“The COVID-19 pandemic has resulted in a mass shift to working from home, resulting in increased use of corporate VPN and elimination of in-person verification, which can partially explain the success of this campaign,” said CISA/FBI.
As predicted, TikTok is taking the Trump administration to court over the President’s Executive Order which will effectively ban the app in the US.
The order, which was issued on August 6, alleged that the social firm’s data collection on large numbers of US citizens exposes them to Communist Party efforts to build “dossiers of personal information for blackmail, and conduct corporate espionage.”
It also argued that the app “reportedly” censors content unpopular among China’s leaders and could be used to spread misinformation. The Commerce secretary now has 45 days to come up with a list of currently ill-defined “transactions” involving TikTok owner ByteDance that should be banned.
In a new statement sent to Infosecurity, TikTok said it was taking legal action — that it had worked "in good faith" to try and allay Trump's concerns, but that it had been deprived of due process. It also argued that the administration "tried to insert itself into negotiations between private businesses."
“To ensure that the rule of law is not discarded, and that our company and users are treated fairly, we have no choice but to challenge the Executive Order through the judicial system,” TikTok said.
Any challenge, however, would not impact Trump’s decision to force a sale of the app in the US to an American company. That order came on August 14 and is not subject to judicial review.
These latest moves by the Trump administration, which included a similar ban on wildly popular messaging platform WeChat (Weixin) in the States, can be seen as part of a wider attempt to remove what are considered untrustworthy Chinese apps from the US.
However, they can also be viewed as an attempt to portray Trump as “strong on China” in the run up to the next Presidential election in November.
Among the suitors lined up with ByteDance for potential acquisition talks are Microsoft and Oracle.
The company behind one of India’s most popular travel booking sites exposed 43GB of customer and corporate data before it was deleted by the infamous “Meow” attacker, according to researchers.
A team at SafetyDetectives led by Anurag Sen discovered an Elasticsearch server without password protection or encryption on August 10.
It failed to get a response from the company in question, government-backed travel marketplace RailYatri, but the database was eventually secured after contact was made with India’s national CERT (CERT-In).
However, that was too late to save most of the information stored there: the Meow bot struck on August 12 and apparently deleted all but 1GB of the data.
The trove itself contained an estimated 37 million records linked to around 700,000 unique users of the popular site, a mobile app version of which has been downloaded over 10 million times on Google Play.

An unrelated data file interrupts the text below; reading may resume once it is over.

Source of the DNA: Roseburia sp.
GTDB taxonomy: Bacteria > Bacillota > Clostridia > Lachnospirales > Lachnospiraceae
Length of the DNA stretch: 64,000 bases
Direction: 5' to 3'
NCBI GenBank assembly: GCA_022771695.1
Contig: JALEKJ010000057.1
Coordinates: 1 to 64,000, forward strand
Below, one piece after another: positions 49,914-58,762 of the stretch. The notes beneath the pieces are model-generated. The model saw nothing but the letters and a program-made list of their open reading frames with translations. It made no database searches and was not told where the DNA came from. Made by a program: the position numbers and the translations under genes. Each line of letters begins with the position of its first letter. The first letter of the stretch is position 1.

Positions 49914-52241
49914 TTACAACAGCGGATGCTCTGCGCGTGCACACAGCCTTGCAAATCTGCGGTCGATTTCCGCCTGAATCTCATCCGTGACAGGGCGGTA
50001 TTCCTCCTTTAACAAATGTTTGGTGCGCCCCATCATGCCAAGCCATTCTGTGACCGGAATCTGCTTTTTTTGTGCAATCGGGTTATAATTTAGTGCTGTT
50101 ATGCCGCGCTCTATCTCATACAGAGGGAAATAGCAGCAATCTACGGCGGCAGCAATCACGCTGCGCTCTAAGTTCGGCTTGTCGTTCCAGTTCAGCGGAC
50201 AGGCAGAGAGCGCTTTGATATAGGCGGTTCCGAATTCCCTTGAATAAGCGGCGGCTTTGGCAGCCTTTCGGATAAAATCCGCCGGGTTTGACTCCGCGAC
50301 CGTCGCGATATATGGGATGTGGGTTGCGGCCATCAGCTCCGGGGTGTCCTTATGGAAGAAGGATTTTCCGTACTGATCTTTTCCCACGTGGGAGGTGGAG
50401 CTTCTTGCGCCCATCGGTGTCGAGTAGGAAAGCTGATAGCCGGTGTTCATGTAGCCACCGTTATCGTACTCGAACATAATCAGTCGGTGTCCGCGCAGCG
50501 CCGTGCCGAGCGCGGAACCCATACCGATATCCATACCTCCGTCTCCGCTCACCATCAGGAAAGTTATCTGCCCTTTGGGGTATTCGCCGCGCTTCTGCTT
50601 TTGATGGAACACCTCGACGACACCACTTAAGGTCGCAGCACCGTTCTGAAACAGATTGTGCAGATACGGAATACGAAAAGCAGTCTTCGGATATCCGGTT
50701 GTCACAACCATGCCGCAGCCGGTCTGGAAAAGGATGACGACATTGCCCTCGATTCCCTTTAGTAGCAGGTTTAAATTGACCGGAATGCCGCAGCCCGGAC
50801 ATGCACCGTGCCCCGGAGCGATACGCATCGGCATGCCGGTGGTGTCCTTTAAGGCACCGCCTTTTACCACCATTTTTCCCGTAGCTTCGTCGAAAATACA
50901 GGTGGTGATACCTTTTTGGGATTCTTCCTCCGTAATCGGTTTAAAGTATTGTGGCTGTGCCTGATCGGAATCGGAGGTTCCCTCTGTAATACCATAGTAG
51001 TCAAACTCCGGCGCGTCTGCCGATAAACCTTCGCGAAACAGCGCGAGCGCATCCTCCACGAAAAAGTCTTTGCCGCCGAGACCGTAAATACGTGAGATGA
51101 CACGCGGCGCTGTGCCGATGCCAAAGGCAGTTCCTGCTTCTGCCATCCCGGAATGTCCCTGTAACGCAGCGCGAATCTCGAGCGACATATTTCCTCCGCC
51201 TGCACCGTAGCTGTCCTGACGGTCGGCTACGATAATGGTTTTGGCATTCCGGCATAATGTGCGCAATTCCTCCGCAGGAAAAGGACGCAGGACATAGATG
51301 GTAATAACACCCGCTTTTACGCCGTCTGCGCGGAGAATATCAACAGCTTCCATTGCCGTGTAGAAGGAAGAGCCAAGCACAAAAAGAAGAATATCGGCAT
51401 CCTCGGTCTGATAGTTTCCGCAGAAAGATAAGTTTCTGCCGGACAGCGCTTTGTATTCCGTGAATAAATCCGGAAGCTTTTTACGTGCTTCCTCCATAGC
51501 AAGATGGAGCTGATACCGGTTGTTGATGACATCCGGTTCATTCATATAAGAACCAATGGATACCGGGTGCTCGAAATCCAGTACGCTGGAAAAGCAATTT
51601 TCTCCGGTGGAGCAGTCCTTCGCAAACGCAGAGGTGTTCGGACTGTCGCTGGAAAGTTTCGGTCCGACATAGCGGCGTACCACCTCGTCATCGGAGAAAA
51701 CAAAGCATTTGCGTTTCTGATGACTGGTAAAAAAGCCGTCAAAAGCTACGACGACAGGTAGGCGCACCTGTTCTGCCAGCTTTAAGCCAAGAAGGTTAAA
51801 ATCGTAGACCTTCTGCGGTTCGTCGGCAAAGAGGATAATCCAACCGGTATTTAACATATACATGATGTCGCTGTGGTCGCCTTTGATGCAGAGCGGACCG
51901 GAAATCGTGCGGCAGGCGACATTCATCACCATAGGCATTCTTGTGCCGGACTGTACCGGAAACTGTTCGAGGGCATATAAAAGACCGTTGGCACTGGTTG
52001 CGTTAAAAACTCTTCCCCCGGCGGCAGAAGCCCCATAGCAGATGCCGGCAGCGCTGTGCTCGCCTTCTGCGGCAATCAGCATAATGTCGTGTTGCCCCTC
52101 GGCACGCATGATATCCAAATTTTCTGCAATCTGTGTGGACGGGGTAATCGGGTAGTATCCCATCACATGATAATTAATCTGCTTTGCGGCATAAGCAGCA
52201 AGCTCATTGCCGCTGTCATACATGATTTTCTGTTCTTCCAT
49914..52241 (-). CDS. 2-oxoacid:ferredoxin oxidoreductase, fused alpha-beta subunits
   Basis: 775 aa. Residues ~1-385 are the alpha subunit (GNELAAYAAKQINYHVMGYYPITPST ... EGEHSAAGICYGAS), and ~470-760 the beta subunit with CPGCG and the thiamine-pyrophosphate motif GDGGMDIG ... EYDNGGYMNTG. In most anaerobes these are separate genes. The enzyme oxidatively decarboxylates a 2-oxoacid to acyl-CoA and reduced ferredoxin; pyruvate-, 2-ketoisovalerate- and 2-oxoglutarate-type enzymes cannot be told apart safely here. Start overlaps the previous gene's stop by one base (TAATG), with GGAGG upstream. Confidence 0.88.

Exposed in the misconfiguration were users’ full names, age, gender, physical and email addresses, mobile phone numbers, booking details, GPS location and names/first and last four digits of payment cards.
“Exposed user information could potentially be used to conduct identity fraud across different platforms and other sites,” argued SafetyDetectives.
“Users’ contact details could be harnessed to conduct a wide variety of scams while personal information from the breach could be used to encourage click-throughs and malware downloads. Personal information is also used by hackers to build up rapport and trust, with a view of carrying out a larger magnitude intrusion in the future.”
The firm also warned that exposed data could have put customers in physical danger.
“RailYatri’s server recorded and stored users’ location information when booking their tickets, and also allowed users to track their journey progress with integrated GPS functionality. This information could be used by hackers to locate the nearest cell tower to the user, and potentially, the user’s actual location including current address,” it explained.
“Regular train users generate clear and distinguishable travel patterns which malicious actors could use to commit violent crime directly upon the individual.”
The bot-driven Meow attack campaign has so far destroyed data from thousands of victims, providing an even greater urgency for IT managers to ensure any cloud databases are properly configured.
The "2020 Speak Up" report audited 18 major tech conferences from around the world and, in December 2019, surveyed 500 women from the US and the UK who attended a tech conference in the previous 12 months.
Researchers found that women of color made up only 8% of keynote speakers at tech conferences over the last 3 years. Of the women of color who spoke at conferences, 80% said they were the only woman on the panel who wasn't white.
When it came to experiencing discrimination at a tech conference, 43% of white women said that they had encountered this issue, compared to 59% of women of color.
Of the 59% of women of color who experienced discrimination, 63% said it was race-based, compared to 47% who said it was gender-based.
One survey respondent said: “I have frequently been ignored or assumed to be a secretary or personal assistant because I am female. Men have talked directly to the male accompanying me even though he is my subordinate.”